Keyboard: The keyboard consists of 49, 61, 74 or 88 keys, depending on the keyboard. No matter how many keys your keyboard has, you can always orientate yourself on a group of twelve keys. Seven white keys and five black keys form an octave. The white keys are c, d, e, f, g, a and h, the black keys in between are, depending on the perspective, c sharp, dis, f sharp, g sharp and a sharp or des, es, gb, a flat and b. That depends on whether you see them as increases in the base notes or decreases in the base notes.
When learning the keyboard, it is an advantage if you can read notes. Once you've internalized the basics, you can get grades and use them to practice pieces. There are free keyboard sheet music on the Internet, even for beginners. Just like playing the game, you will certainly find reading music difficult to begin with. But over time you have internalized that and don't think about it any further while playing. You can find tips on learning to grades here.
Of course, you can also play pieces on the keyboard that were written for the piano. In fact, that's most of the pieces. Since the pitch range is very large on both the keyboard and the piano and you can play several notes at the same time without any problems, the notes are notated in two lines. The top line shows the higher notes, which in most cases are played with the right hand. You stand in Treble clef, which is also called the G clef and is often the melody.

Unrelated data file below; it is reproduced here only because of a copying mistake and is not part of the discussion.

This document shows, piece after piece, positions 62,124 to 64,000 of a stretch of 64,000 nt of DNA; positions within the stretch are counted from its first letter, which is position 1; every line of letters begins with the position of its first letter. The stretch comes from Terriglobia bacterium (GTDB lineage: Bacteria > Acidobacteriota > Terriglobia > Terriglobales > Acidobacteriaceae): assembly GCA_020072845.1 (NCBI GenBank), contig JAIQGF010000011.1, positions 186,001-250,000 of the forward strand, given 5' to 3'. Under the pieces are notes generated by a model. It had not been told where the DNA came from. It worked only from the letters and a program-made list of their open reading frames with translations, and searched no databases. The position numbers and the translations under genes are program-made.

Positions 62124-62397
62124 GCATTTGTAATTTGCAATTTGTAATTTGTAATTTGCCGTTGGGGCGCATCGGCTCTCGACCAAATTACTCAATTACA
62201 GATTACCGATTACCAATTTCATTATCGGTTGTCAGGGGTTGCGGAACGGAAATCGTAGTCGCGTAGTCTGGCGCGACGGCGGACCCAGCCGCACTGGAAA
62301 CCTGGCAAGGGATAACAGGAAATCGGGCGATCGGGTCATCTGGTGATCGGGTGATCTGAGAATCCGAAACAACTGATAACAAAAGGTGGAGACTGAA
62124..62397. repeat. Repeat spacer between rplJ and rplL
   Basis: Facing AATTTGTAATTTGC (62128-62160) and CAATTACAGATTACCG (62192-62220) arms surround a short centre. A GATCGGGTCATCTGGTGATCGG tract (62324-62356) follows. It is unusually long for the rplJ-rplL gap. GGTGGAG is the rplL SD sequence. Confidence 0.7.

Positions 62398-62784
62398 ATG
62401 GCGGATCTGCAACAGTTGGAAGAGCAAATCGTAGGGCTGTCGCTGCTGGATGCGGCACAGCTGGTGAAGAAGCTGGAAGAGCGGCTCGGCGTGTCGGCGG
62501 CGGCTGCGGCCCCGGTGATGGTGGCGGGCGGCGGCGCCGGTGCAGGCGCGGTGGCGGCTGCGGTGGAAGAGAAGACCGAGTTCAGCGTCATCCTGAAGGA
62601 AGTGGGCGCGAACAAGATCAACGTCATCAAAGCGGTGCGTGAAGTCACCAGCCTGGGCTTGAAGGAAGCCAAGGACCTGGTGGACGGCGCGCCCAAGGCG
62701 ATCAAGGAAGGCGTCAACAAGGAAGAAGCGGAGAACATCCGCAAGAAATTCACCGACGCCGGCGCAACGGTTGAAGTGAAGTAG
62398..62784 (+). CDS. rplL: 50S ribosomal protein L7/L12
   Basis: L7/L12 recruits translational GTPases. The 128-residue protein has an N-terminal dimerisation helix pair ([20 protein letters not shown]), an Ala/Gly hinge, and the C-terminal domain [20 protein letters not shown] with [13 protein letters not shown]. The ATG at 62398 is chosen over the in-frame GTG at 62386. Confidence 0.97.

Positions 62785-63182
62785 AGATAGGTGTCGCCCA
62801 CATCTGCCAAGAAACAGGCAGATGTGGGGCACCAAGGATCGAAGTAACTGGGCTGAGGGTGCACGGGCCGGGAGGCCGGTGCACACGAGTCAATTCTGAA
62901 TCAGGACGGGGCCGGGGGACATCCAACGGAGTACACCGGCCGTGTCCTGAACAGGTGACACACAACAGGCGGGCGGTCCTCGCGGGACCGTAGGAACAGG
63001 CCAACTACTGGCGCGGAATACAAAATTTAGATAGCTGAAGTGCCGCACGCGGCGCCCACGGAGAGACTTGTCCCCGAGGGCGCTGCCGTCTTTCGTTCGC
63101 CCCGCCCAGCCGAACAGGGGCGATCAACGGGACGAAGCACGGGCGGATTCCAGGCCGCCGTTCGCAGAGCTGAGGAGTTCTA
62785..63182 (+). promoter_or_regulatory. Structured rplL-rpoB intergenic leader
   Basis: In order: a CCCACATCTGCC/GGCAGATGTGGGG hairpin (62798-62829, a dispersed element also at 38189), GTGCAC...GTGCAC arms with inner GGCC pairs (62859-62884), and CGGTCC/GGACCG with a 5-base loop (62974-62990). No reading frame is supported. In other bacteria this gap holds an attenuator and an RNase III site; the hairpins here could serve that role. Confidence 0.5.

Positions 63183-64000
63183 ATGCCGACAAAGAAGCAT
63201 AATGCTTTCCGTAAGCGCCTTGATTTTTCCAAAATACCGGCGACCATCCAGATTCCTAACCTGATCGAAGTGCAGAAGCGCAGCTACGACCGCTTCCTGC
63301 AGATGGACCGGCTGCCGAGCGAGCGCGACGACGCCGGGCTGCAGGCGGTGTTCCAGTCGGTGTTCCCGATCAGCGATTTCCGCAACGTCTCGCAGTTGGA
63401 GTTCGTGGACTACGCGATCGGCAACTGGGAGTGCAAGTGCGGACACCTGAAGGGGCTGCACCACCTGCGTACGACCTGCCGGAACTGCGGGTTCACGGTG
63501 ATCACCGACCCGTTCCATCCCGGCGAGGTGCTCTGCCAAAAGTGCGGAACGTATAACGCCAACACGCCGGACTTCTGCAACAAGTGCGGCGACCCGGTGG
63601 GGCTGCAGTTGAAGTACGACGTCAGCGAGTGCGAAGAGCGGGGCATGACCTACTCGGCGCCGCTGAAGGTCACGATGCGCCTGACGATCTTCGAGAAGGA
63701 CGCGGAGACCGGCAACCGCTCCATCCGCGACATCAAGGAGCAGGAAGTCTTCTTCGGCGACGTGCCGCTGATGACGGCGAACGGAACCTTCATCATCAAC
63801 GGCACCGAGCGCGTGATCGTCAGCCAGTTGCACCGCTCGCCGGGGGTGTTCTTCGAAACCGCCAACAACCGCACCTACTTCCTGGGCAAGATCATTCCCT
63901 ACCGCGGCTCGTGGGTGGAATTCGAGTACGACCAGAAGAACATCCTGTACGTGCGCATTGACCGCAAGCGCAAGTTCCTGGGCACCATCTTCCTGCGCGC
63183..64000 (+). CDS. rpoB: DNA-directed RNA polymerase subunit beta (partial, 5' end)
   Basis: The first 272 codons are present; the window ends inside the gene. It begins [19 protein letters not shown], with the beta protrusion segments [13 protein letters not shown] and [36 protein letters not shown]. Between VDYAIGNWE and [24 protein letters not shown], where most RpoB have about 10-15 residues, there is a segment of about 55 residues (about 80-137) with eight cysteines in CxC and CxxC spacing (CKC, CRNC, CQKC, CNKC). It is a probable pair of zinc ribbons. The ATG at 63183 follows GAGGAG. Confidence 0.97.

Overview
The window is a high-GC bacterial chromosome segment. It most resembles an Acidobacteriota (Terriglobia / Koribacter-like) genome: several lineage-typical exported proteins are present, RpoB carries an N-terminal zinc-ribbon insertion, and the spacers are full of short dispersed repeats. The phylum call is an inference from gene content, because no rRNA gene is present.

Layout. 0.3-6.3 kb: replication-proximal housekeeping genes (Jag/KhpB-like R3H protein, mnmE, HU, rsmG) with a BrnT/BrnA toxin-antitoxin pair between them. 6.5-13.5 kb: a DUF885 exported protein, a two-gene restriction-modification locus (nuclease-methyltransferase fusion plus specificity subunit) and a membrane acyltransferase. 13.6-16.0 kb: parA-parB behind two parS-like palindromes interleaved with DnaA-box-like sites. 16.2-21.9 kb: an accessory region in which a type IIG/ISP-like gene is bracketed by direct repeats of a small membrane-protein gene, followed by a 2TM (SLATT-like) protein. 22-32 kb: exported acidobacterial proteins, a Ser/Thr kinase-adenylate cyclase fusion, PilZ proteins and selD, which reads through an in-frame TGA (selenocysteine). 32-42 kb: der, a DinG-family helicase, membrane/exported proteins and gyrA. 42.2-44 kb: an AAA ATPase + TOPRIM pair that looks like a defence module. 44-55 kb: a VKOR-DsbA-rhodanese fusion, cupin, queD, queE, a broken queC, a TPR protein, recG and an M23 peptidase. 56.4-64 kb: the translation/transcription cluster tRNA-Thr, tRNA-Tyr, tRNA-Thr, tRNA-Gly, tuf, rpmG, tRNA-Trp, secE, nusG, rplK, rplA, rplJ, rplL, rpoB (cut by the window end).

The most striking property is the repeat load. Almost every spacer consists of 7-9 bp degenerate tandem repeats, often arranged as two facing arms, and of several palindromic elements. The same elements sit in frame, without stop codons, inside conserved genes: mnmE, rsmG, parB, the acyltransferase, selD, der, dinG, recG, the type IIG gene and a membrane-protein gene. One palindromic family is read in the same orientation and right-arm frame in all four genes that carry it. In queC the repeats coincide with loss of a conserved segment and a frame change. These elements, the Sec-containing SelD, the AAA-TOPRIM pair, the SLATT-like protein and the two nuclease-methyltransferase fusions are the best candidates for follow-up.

The lower line lists the lower notes that are normally played with the left hand. You stand in Bass clef, which is also called the F key and accompany the melody. The left hand often plays Chords, so several notes at the same time. It's not that easy at first. It is also possible to play the upper line with the left hand and the lower line with the right hand. It's not that easy, though. If the composer wants this technique, he writes it on the sheet music.